context n. 1. The part of a written or spoken statement in which a word or passage at issue occurs; that which leads up to and follows and often specifies the meaning of a particular expression. 2. The circumstances in which a particular event occurs; a situation.  
         The American Heritage Dictionary, 1981, p. 288

Water: “Water is water.” Zen master Dogen might respond, “Not quite right….” To the fish, it is home. It is what drowns, or quenches thirst, or nourishes the garden. It is what cleans and washes; it spills, it wets, it floods; it creates drought by omission. It depends on the context.
            from S. Suzuki (2002), "Not Always So: Practicing the True Spirit of Zen" p. 95

The relationship between context, the meaning we make, and how we respond is the foundation that supports my work as a therapist. For me, this is an ideaand is itself a context—that I find useful in making meaning of how we experience what we experience; how we respond/behave the way we do; and how we come to change ourselves (and how I might support change in another).

To be clear, here and throughout this blog: It is not my intention to present some truth about how we function, but rather to offer a way of thinking that broadens our sense of options for enlivening change.

Let’s define “context” so it is more relevant to thinking about the way we function—taken from Gregory Bateson (1972), “Steps to an Ecology of Mind.” This involves first defining an “event”: 
What is an event? From among all the various signal changes an organism’s senses bring to it, “events” are the patterns that the organism recognizes in those signals. 

What is context? Context consists of all the events that tell the organism from which set of response-alternatives he or she must choose.
 In other words, the meaning we make arises from within a context… and then we choose a response according to the meaning we make. My mentors, Paul Lounsbury and Nancy Winston, introduced me to this idea in 1997 when they told me
“Context is the matrix of meaning.”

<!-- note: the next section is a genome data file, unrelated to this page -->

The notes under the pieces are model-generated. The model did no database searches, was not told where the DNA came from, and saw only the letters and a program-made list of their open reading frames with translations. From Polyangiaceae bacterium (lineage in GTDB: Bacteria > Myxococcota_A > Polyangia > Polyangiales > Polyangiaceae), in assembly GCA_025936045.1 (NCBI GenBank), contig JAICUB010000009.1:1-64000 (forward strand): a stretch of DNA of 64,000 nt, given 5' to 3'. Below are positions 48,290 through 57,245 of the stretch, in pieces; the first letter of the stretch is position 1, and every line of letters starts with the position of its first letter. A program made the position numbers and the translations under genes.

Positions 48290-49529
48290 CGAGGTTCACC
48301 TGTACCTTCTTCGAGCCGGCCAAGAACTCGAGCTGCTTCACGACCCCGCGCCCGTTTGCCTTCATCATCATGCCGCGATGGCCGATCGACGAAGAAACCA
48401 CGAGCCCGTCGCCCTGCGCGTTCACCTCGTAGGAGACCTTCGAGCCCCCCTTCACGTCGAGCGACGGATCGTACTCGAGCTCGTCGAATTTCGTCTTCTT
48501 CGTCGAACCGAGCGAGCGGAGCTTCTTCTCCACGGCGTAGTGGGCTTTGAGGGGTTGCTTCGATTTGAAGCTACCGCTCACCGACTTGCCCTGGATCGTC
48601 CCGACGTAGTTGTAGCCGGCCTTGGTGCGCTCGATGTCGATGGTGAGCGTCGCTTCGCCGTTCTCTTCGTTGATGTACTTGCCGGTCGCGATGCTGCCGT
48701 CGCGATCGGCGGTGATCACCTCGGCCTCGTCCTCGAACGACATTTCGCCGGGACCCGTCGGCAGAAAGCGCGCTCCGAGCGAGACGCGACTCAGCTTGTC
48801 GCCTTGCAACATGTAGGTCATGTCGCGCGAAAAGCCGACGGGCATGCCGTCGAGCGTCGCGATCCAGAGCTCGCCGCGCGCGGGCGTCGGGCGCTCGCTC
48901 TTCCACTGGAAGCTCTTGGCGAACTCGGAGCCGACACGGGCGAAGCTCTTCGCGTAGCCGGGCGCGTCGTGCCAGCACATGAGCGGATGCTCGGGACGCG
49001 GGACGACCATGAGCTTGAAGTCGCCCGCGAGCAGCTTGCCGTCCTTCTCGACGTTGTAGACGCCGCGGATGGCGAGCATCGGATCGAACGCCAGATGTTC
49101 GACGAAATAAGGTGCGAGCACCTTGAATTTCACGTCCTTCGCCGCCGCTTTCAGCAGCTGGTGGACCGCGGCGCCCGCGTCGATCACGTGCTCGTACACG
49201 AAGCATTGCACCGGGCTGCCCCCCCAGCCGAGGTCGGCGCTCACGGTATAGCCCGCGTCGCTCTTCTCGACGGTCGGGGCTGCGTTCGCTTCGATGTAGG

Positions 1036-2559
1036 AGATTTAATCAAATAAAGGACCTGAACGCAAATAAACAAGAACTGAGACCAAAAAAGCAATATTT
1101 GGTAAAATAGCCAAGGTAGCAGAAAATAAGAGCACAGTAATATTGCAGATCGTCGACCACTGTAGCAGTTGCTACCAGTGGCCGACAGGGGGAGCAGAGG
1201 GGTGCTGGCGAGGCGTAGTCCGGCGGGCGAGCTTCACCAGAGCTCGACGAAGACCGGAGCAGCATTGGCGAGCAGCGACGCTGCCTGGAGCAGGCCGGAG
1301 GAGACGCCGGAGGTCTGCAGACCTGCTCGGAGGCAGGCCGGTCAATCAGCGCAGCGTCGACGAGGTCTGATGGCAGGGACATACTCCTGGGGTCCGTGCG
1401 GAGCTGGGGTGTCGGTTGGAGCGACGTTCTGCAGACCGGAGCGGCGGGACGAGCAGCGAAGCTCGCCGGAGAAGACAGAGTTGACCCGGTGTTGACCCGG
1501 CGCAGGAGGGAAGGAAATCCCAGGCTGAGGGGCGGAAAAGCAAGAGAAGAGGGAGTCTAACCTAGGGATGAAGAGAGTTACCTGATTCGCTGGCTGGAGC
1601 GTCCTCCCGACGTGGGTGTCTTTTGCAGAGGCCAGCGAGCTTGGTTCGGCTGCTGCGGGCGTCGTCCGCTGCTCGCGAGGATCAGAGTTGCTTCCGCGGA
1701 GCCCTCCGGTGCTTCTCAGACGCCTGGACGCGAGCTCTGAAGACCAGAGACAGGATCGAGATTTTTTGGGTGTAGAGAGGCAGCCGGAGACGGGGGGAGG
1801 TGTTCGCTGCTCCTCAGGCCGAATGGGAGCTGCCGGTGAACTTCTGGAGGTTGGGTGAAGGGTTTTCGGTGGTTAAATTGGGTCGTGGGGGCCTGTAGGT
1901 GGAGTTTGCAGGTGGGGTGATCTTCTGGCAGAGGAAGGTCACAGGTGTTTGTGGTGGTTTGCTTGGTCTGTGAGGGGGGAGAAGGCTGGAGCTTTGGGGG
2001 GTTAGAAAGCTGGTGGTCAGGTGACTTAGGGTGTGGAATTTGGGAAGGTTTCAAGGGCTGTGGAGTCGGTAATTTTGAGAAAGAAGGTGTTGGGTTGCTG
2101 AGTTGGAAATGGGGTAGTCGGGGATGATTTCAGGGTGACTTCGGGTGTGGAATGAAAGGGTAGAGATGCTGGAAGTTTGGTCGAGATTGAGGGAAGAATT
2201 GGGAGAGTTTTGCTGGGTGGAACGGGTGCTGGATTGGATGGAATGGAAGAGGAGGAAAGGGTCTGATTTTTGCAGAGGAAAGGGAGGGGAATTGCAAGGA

Let me illustrate. The diagrammed example below portrays the verbal message “Take your clothes off” occurring in four different contexts.

The meaning we make of the message “Take off your clothes” is different in each of the four contexts. Within earshot of the stranger shouting in a mall, it’s weird and maybe a little scary; best to steer clear of that person (unless your job is mall security). With a lover, one might respond with enjoyable anticipation. As a lead in to a physical exam, another set of responses arise. So to with the child facing bath time (factoring in the particular child’s take on whether bath time is a Good Thing or a Bad Thing right now). Again, the context provides the ground on which we make meaning; and the meaning we make determines the possibilities for our responses.

Just like our breathing, our heartbeat, our blood flow, our thinking, our actions… we are the contexts out of which we make meaning and respond. We are the contexts out of which we selectively notice what we notice, while not noticing what we don’t. We are the context out of which we provide ourselves experience and through which we make meaning and understand our experience.

Consider: When our context changes, the meaning we make—and the actions we take—change. When the contexts out of which we habitually and unawarely make meaning and 
take actions change, then what has been habitual about us—and what had functioned without conscious awareness—changes.

When we change any part of the contexts out of which we live, we change who we are: how we experience, how we make meaning, and how we act.
How we can come to such change is one of the significant threads in this blog.

Bateson, Gregory (1987). Steps to an ecology of mind. Northvale, NJ: Jason Aronson, Inc.

Suzuki Shunryu (2002). Not always so: Practicing the true spirit of Zen, p. 95.  New York, NY: Harper Collins.

The American Heritage Dictionary of the English Language, New College Edition. (1981). Boston: Houghton Mifflin Company.

Friday, December 3, 2010

What is hypnosis?

Every few years, an entire issue of The American Journal of Clinical Hypnosis is dedicated to papers by academics and clinicians responding to the question “What is hypnosis?” and “What is hypnotherapy?” The views expressed are often conflicting… and all express some facet of the experience of hypnosis and hypnotherapy. Rather than picking one perspective, here are some views expressed by my clients and colleagues along with some of my own. The words "hypnosis" and "trance" are used interchangeably, below.